The IMF said on Friday that risks for Cyprus were "unusually high" given its weak banking sector and economy and the island's full adoption of an economic austerity plan was imperative.
The island's 17.5 billion euro economy faced risks from the uncertain impact of the crisis in its banking sector and the possibility that its economic contraction could be deeper than projected, the IMF said in a staff report.
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"Given substantial risks to the outlook and debt sustainability, there is no room for implementation slippages," it said.
The Fund said the impact of Cyprus's debt crisis on its economy will last longer than for other euro zone members that have had debt problems, with the exception of Greece.
The International Monetary Fund is lending Cyprus $1.3 billion for three years as part of a 10 billion euro bailout the island secured from the European Union and the IMF in March.
The Fund, in the report, said financial sector risks in Cyprus were particularly acute due to the banking sector outlook as well as the risk of capital controls being eased prematurely and the possibility that the government's resolve to implement its policy program could falter.
"Materialization of these risks could lead to a higher debt trajectory and the need for additional financing measures to ensure debt sustainability," the IMF said.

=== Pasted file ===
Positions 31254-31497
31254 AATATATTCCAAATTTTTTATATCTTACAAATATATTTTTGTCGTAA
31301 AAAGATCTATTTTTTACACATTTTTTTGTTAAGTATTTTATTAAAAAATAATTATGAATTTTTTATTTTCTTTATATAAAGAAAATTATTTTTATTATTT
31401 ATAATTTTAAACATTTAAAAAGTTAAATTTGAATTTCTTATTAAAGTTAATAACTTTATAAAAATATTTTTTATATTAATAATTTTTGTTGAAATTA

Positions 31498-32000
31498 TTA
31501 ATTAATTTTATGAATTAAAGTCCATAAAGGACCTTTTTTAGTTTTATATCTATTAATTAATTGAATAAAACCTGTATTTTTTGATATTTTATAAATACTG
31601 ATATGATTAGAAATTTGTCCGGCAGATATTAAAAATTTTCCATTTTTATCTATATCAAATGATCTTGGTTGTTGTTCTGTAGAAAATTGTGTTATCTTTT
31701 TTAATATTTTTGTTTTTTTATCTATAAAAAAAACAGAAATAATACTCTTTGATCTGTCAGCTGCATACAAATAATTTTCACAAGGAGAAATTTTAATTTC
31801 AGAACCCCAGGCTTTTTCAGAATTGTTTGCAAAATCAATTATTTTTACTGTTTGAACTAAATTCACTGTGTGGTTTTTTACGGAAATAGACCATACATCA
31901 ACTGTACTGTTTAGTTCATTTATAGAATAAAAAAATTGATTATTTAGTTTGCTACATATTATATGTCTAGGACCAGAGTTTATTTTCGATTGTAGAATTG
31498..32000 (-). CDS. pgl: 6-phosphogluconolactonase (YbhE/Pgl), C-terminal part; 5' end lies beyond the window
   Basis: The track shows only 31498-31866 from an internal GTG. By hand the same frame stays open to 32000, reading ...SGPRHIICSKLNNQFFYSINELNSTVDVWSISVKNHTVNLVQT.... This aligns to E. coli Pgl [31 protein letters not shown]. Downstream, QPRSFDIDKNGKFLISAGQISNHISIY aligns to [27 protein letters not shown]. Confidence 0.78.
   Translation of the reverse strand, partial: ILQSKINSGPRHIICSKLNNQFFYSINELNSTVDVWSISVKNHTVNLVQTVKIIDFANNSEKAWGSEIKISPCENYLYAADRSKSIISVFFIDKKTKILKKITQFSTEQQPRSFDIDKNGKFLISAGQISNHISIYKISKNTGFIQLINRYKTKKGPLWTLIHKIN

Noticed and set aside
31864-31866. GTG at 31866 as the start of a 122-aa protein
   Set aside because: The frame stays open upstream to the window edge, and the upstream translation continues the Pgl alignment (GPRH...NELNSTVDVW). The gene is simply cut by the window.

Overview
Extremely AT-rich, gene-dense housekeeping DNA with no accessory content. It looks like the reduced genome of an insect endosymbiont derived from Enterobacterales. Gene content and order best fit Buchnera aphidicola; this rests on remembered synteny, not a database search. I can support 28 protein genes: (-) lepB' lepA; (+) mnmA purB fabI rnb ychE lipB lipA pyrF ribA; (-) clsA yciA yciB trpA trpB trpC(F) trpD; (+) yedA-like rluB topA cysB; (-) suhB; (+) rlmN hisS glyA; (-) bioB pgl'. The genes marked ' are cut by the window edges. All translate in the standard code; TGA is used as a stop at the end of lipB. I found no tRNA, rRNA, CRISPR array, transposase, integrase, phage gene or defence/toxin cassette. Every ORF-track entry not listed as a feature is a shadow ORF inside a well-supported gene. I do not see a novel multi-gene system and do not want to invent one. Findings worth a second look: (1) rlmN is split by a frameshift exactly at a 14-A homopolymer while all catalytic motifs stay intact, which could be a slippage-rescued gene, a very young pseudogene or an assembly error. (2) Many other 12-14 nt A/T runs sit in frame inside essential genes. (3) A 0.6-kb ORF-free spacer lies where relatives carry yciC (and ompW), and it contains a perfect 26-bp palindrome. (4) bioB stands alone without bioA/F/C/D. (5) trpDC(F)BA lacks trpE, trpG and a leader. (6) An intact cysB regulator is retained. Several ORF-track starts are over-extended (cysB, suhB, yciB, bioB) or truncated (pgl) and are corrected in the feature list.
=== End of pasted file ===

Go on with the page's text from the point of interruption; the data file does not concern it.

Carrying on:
Under the bailout, Cyprus has agreed to cut its budget deficit to 2.4 percent of GDP in 2016, from an estimated 5.9 percent this year.
Cyprus, a euro zone minnow with a population of less than 1 million, has been in recession since 2011. It teetered on the brink of economic meltdown in March after its European Union partners, as a condition of the bailout, imposed losses on deposits in the island's two largest banks.
Cypriot authorities subsequently imposed capital controls, a first in the history of the euro zone, to avert a run on the island's other banks.
The island has already adopted many measures to contain spending and is due to embark on a privatization program. The IMF also notes that there is scope to cut the public sector wage bill, now accounting for 67 percent of total government expenditure, as Cypriot civil servants get paid significantly more than the EU average.
The Fund forecasts Cyprus's economy will shrink 8.7 percent this year and 3.9 percent in 2014, before seeing a modest recovery of 1.1 percent growth in 2015. But, it said the crisis was likely to have a lasting impact and hamper growth until the economy adapts its business model.
By 2020 the economy will be growing by only 1.75 percent, the IMF predicted, much lower than the 4 percent annual average of the past 30 years.
"Compared to recent crisis episodes, Cyprus's output loss is expected to be larger than most, except Greece over the long run," it said.
(Reporting By Michele Kambas; Editing by Susan Fenton)